Calls for mental health reform rise with forced hospitalizations

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Calls for mental health reform rise with forced hospitalizations


As the rain came down one night in May 2010, Mr. Kim mulled over his escape.

Locked away in a mental hospital just outside the capital, he was once the heir to an electronics business. A man of wealth, he owned assets worth about 100 billion won ($86 million).

“It was about 10 o’clock at night, and when I heard rain pouring down outside, I decided that the moment had come,” the 59-year-old said. “I was in a closed ward with barred windows all around, and the only place where I could escape the prying eyes of the guard was the smoking room.

“I opened the lock on the iron door with a spring from a notebook, just like I had practiced before, and jumped from two stories up. I threw off my patient uniform, got in a taxi and headed to Seoul.”

Kim, separated from his wife, was living in a studio apartment in Bundang, Gyeonggi, on May 17, 2010, the day he was whisked away via a private ambulance to a nearby mental hospital in Incheon. He was later transferred to another hospital.

His coercive transfer was possible under Article 24.1 of the country’s Mental Health Act, which states a mentally ill person may be hospitalized with consent from two of the people legally responsible for his or her protection if it is considered necessary by the director of a mental medical institution or another relevant health professional.

In Kim’s case, his wife and mother had agreed to his hospitalization - his wife reportedly persuaded Kim’s mother to agree, citing an alcohol-reliance diagnosis he had received from a neuropsychiatrist, arguing that he could “fix his addiction” if he were treated at a psychiatric hospital.

After his escape, Kim sued his wife on top of handing her divorce papers. He was forced back to the facility following his flight, though his mother was able to sign for his release a month later.

The Seoul Central District Court on July 10 sentenced Kim’s wife to two years in prison and three years’ probation on unlawful confinement charges.

But Kim’s hospitalization worked against him in his divorce suit. Kim’s wife, who counter-sued, was given custody of the couple’s seven-year-old son, along with assets worth 3.5 billion won ($3 million).

But perhaps most startling is that Kim’s case is not uncommon in Korea: The number of people confined to mental hospitals at their family’s request reaches over 50,000 per year.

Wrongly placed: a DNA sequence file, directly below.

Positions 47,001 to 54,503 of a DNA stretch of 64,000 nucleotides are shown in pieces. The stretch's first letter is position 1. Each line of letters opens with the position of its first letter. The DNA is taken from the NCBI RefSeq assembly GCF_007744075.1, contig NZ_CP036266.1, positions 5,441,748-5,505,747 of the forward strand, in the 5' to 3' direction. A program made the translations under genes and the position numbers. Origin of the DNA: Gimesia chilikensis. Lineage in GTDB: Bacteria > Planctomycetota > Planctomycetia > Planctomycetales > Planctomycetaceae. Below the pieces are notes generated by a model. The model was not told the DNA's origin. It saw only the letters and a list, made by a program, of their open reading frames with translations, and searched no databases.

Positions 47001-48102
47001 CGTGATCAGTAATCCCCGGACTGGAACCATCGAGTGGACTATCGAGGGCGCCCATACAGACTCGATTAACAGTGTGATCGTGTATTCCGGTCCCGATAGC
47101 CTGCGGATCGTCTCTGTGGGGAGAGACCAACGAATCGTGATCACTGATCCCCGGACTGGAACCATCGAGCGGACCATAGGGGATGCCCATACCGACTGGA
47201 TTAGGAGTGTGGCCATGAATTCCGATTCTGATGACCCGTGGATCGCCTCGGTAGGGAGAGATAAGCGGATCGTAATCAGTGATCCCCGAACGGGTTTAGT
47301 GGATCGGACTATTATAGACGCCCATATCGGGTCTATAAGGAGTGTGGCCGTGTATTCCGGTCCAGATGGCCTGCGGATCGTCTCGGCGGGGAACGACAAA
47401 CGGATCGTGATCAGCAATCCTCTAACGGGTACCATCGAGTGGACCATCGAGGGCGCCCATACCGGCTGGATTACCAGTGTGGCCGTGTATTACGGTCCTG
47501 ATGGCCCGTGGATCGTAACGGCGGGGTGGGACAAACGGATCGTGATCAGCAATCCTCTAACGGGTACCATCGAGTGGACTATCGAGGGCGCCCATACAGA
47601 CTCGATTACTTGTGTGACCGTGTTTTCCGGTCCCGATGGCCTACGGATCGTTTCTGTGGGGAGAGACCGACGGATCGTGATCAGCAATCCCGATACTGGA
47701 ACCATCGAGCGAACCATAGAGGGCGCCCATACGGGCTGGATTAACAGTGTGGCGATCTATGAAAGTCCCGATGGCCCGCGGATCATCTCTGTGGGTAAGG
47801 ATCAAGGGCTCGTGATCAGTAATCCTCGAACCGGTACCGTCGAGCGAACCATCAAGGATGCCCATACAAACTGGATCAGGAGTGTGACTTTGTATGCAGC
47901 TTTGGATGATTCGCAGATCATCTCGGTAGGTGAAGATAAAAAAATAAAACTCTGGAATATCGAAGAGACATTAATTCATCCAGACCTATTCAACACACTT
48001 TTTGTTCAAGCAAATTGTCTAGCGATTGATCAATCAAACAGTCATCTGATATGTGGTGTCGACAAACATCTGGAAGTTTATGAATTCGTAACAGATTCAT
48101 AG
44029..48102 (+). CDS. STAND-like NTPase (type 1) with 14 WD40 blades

There are two ways forcibly confined patients may be discharged: One of the persons responsible for the patient must agree or the case must undergo an evaluation by the Mental Health Inquiry Commission, held every six months.

Furthermore, “Hospitals have no incentive to release patients because they receive 1.5 million won a month per patient from the National Health Insurance Service,” said one neuropsychiatrist, who requested anonymity.

Involuntary hospitalization agreements are considered private contracts between the family and private institutes. Mental patients seeking release must request help under the Protection of Personal Liberty Act, which gives patients the right to make a case for refusing treatment. However, the rate at which courts accept such claims is only 7.5 percent on average.

Mrs. Park, 60, for instance, was forcibly hospitalized by her children in Nov. 2013, following a dispute over the division of the family’s assets. She petitioned for her release twice, but was denied permission by the court.

In order to be released, Park eventually had to sign a memorandum outlined by her daughter in which she had to promise that she would not take issue with her children’s actions.

“The Protection of Personal Liberty Act is meant to give patients a chance to explain themselves and be released from hospitalization,” said Kwon Oh-yong, Park’s lawyer. “But in a lot of cases, judges don’t give those patients a second look.”

In May 2014, the Seoul Central District Court called for a constitutional legitimacy review concerning Clauses 1 and 2 of the Mental Health Act, arguing that there was sufficient reason to rule that both clauses went against due process.

“The reality is that forced hospitalizations are [often] not utilized for medical treatment, but abused for other purposes because of loopholes in the law,” said Shin Kwon-chul, a law professor at the University of Seoul. “There are bills already submitted to the National Assembly regarding the reformation of current court evaluations concerning involuntary hospitalization, but those amendments are being delayed.”

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